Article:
Touching is a powerful means for eliciting sexual arousal. Here, we establish the topographical organization of bodily regions triggering sexual arousal in humans. A total of 704 participants were shown images of same and opposite sex bodies and asked to color the bodily regions whose touching they or members of the opposite sex would experience as sexually arousing while masturbating or having sex with a partner. Resulting erogenous zone maps (EZMs) revealed that the whole body was sensitive to sexual touching, with erogenous hotspots consisting of genitals, breasts, and anus. The EZM area was larger while having sex with a partner versus while masturbating, and was also dependent on sexual desire and heterosexual and homosexual interest levels. We conclude that tactile stimulation of practically all bodily regions may trigger sexual arousal. Extension of the erogenous zones while having sex with a partner may reflect the role of touching in maintenance of reproductive pair bonds.
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A trivial explanation for these results is that while masturbating an individual cannot touch all of their back. However, the overall pattern of results remains essentially unchanged even when only the ventral surface of the body is considered.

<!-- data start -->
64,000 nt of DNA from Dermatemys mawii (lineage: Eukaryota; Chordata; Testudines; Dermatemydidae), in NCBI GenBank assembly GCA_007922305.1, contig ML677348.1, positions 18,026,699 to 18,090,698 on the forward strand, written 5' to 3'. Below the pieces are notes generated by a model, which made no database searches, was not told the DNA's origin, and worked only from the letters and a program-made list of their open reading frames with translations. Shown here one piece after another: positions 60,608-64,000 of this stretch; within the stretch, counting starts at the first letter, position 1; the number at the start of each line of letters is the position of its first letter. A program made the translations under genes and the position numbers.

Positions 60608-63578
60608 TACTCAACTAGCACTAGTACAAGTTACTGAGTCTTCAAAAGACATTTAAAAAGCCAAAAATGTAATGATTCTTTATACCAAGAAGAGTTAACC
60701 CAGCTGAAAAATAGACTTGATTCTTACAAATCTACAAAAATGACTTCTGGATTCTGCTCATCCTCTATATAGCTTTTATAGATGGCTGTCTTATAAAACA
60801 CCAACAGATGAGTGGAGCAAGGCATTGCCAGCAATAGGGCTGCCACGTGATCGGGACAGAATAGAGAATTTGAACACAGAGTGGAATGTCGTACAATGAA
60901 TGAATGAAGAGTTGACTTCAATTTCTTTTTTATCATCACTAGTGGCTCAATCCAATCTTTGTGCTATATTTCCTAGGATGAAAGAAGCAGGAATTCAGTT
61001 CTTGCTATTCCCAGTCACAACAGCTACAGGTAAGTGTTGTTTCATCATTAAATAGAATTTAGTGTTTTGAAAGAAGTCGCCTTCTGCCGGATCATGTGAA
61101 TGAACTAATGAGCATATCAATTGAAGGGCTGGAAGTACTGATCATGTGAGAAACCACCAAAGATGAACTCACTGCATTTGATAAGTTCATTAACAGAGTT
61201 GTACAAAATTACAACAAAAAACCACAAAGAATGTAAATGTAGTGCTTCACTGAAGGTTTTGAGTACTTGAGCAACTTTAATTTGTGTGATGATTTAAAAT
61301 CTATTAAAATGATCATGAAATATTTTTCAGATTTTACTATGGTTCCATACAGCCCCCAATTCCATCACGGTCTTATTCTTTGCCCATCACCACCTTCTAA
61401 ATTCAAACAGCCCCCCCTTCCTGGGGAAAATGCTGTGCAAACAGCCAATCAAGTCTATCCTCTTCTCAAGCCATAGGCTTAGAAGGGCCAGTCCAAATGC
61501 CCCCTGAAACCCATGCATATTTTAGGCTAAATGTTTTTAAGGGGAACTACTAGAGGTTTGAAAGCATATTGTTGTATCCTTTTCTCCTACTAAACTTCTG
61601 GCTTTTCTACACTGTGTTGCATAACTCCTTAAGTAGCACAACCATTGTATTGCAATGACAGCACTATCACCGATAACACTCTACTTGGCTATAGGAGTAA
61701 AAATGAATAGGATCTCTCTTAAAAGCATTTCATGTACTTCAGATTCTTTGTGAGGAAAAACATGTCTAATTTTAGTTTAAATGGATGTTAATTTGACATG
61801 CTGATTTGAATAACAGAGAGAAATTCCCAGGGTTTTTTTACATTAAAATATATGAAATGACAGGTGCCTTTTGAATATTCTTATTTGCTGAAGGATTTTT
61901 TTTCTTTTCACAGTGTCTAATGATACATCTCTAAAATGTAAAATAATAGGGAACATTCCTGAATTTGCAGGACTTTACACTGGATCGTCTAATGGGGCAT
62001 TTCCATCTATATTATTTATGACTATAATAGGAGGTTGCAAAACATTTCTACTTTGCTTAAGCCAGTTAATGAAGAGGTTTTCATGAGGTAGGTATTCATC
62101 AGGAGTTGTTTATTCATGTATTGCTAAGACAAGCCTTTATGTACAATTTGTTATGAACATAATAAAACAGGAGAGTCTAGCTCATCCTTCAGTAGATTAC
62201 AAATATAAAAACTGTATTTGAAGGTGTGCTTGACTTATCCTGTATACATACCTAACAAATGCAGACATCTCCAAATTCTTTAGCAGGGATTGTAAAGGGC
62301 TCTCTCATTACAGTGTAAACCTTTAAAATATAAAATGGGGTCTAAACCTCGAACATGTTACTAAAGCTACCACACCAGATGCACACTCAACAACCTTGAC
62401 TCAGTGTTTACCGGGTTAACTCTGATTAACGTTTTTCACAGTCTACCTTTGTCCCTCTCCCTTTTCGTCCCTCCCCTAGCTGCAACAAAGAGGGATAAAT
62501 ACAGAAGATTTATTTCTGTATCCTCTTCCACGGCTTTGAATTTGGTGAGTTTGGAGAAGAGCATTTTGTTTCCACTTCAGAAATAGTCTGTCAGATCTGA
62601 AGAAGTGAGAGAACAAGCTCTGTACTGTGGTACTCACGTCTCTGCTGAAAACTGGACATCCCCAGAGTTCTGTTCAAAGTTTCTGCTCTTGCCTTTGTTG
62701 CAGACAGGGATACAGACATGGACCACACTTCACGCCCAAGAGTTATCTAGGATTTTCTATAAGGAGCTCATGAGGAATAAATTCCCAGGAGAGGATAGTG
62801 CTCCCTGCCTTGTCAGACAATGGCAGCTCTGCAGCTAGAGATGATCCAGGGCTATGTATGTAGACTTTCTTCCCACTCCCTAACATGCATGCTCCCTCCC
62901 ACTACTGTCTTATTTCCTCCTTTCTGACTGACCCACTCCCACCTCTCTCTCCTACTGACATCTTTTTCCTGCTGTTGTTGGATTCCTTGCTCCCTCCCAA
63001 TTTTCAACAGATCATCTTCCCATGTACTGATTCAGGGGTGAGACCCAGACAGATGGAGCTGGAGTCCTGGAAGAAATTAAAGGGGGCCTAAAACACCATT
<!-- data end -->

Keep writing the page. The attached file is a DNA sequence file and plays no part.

These maps reflect participants’ evaluation of tactile and nociceptive sensitivity, rather than true sensory thresholds. However, the maps shown in Fig. 4 agree in general well with prior studies using sparse spatial sampling of tactile sensitivity (Ackerley, Carlsson, Wester, Olausson, & Backlund Wasling, 2014; Mancini et al., 2014).
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This research was supported by Academy of Finland (MIND Program Grants #265915 to LN and #266187 to JKH).
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The authors declare no competing financial interests.
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Nummenmaa, L., Suvilehto, J.T., Glerean, E. et al. Topography of Human Erogenous Zones. Arch Sex Behav 45, 1207–1216 (2016). https://doi.org/10.1007/s10508-016-0745-z